In today’s Success Stories interview, we chat with artist Jocelyn Ball-Hansen from Owen Sound in Ontario, Canada. Jocelyn is a valued member of Printify’s POD Rockstars Facebook Page and a very helpful and experienced Etsy seller who knows a thing or two about creating profitable designs for POD without stifling her creativity.
Jocelyn describes herself as a “creative and artistic person since early childhood” and a “visual artist, leaning towards traditional representational realism with a painterly approach.”
Her Etsy POD designs combine manual graphic design with her love of photography and feature dramatic contrasts, color combinations, and textures.
If you’re an established artist trying to figure out how to use print-on-demand to your advantage, Jocelyn has plenty of tips and advice to help you overcome your fears.
It’s Great to Catch Up With You, Jocelyn. Tell Us About Your Background.
In high school, I was part of a vocational art program. I actually switched schools so I would be able to take part in the course. After that, I spent four years at the Ontario College of Art, which was quite a difficult campus to get admission to.
I originally aimed to become an illustrator, but between 1988 to 1990, the industry changed dramatically. By the time I graduated, people were creating digital artwork using computers, so I went in a different direction.
I’ve been selling my painting artwork since around 1993, including fine art pieces and around 30 commissioned portraits per year.
Did You Become a Full-Time Artist After Art School?
In the beginning, I worked part-time at a bank, so my art became a good side income, and at the same time, I didn’t have to worry too much about earning my entire living from painting.
I think a person’s creativity can suffer if they’re frantic to make money rather than simply allowing themselves to be an artist.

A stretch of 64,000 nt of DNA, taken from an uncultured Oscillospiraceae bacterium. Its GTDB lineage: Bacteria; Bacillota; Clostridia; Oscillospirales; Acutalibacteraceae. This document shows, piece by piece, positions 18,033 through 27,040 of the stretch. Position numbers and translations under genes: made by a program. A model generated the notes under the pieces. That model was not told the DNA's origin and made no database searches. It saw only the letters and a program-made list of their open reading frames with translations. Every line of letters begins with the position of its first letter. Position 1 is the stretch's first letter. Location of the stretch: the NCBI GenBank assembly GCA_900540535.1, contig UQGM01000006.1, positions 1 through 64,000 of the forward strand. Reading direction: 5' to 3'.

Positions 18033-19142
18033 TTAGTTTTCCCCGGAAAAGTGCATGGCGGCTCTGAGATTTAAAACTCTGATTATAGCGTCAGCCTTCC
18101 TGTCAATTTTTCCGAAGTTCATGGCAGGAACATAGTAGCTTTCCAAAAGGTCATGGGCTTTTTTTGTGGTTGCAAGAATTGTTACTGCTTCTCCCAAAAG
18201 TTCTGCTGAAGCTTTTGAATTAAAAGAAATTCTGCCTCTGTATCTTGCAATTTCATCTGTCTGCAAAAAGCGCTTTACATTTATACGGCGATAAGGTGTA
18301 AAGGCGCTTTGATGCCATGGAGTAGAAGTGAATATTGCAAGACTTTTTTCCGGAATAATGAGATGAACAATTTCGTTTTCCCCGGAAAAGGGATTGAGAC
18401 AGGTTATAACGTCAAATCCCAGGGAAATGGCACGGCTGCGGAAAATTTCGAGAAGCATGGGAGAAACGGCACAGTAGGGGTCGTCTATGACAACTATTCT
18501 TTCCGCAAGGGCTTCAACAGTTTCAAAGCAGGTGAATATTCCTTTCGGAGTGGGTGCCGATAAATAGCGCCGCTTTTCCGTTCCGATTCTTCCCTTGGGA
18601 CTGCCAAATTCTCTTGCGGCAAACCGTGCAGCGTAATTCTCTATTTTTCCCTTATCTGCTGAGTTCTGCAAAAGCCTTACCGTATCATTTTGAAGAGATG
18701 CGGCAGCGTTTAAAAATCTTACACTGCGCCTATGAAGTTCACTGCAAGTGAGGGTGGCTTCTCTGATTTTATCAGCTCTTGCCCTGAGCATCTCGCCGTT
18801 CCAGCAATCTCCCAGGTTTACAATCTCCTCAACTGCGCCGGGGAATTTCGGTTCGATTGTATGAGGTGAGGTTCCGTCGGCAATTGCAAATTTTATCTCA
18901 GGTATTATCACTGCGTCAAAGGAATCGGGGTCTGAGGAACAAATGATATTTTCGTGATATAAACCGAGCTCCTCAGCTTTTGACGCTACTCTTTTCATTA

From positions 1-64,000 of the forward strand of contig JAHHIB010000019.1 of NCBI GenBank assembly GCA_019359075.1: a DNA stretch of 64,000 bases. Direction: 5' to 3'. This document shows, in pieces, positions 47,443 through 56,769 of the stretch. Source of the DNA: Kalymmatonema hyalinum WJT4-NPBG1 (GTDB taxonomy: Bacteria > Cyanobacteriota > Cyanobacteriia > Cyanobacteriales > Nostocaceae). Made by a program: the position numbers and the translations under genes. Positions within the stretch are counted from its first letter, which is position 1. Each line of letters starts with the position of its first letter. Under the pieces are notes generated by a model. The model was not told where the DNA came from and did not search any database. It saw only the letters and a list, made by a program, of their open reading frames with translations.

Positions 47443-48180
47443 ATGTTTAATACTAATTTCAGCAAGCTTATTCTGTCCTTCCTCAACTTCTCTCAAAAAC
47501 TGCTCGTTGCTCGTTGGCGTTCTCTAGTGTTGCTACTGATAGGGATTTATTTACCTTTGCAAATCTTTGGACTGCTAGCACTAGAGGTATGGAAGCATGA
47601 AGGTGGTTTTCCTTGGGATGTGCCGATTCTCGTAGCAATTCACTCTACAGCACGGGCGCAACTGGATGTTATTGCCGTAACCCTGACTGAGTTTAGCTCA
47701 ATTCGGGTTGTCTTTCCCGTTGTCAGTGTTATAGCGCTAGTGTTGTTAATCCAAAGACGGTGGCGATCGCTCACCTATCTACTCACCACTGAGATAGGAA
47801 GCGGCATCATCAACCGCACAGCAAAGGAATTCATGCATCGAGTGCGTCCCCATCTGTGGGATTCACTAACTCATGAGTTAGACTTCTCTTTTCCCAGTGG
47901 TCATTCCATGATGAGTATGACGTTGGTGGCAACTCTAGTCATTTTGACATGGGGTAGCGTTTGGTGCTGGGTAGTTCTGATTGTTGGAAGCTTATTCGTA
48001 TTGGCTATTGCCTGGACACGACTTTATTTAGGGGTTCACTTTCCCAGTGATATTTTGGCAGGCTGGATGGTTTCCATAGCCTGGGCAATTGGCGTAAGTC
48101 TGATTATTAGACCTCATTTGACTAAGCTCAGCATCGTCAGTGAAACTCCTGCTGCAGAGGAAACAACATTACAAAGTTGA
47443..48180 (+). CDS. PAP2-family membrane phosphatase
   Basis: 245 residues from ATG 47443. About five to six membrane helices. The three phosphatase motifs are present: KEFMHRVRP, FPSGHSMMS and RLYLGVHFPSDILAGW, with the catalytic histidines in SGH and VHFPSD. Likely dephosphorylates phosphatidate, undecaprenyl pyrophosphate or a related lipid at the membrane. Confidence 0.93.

What Led to You to Print on Demand?
Back then, eBay had a section for independent artists, so I sold a fair amount of my work there. I moved towards print on demand around 2005 after seeing a business advert on a popular art forum. However, I ended up dumping the idea as the industry wasn’t fully developed and was mostly business-to-business orientated.
In those days, print-on-demand was very limited. Creating posters and fine art prints was possible, but the clothing side wasn’t very sophisticated. It was generally only possible to print very simple designs onto t-shirts, and all-over prints certainly weren’t a thing.
Of course, back then, I also had the issue that my digital camera wasn’t good enough to take high-quality images of my art to use as designs for POD. Eventually, with the help of my husband, who’s also an artist, I learned how to use Photoshop. I could then separate my design work from my regular art and expand my business by creating things specifically for print-on-demand.
What Do You Love Most About POD?
I love that print-on-demand gives me lots of flexibility. If I don’t feel like working on the computer or have a tight deadline on a commissioned portrait, I can let my business tick over in the background.
How Do Your Designs for POD Differ From Your More Traditional Pieces?
I often create specific backgrounds or bases that can be used as designs for POD shower curtains or other home decor items. I can also work with my own photography, hand editing, and combining images with abstract stuff like squeegee painting. I’ll squeeze paint out and make individual pieces for a hand-done look completely different from everyone else’s designs, using them as overlays for other graphical elements and things like that.
Talk Us Through Your Design Process
Although I sometimes start with a concept and create entirely digital designs for POD from scratch, I usually begin with a photograph I’ve already shot. Much of my design process is accidental, as you never know what will happen when you apply digital filters and things like that.
Sometimes, I have a firm idea in my head of how I want something to look, but the end result is very different. As an artist, you must let things progress and be open to changing direction.
How Do You Make Sure Your Designs Look Exactly How You Want Them?
If I want to know how several of my designs for POD will look on a new product, I’ll sometimes create a single image that contains lots of little tiles, each with a separate mini version of one of my designs. That way, I can order a single product sample and check the print quality and color reproduction without ordering a different version for each design.
Digital mockups often look different from the actual item. It takes a lot of experience and trial and error to understand what your designs will look like on the finished product. For example, you may have a design that looks great in neon green, but after ordering a sample, you might find that the printing process means that it’s never going to look the way you imagined.
Do You Sell Your Designs on Etsy?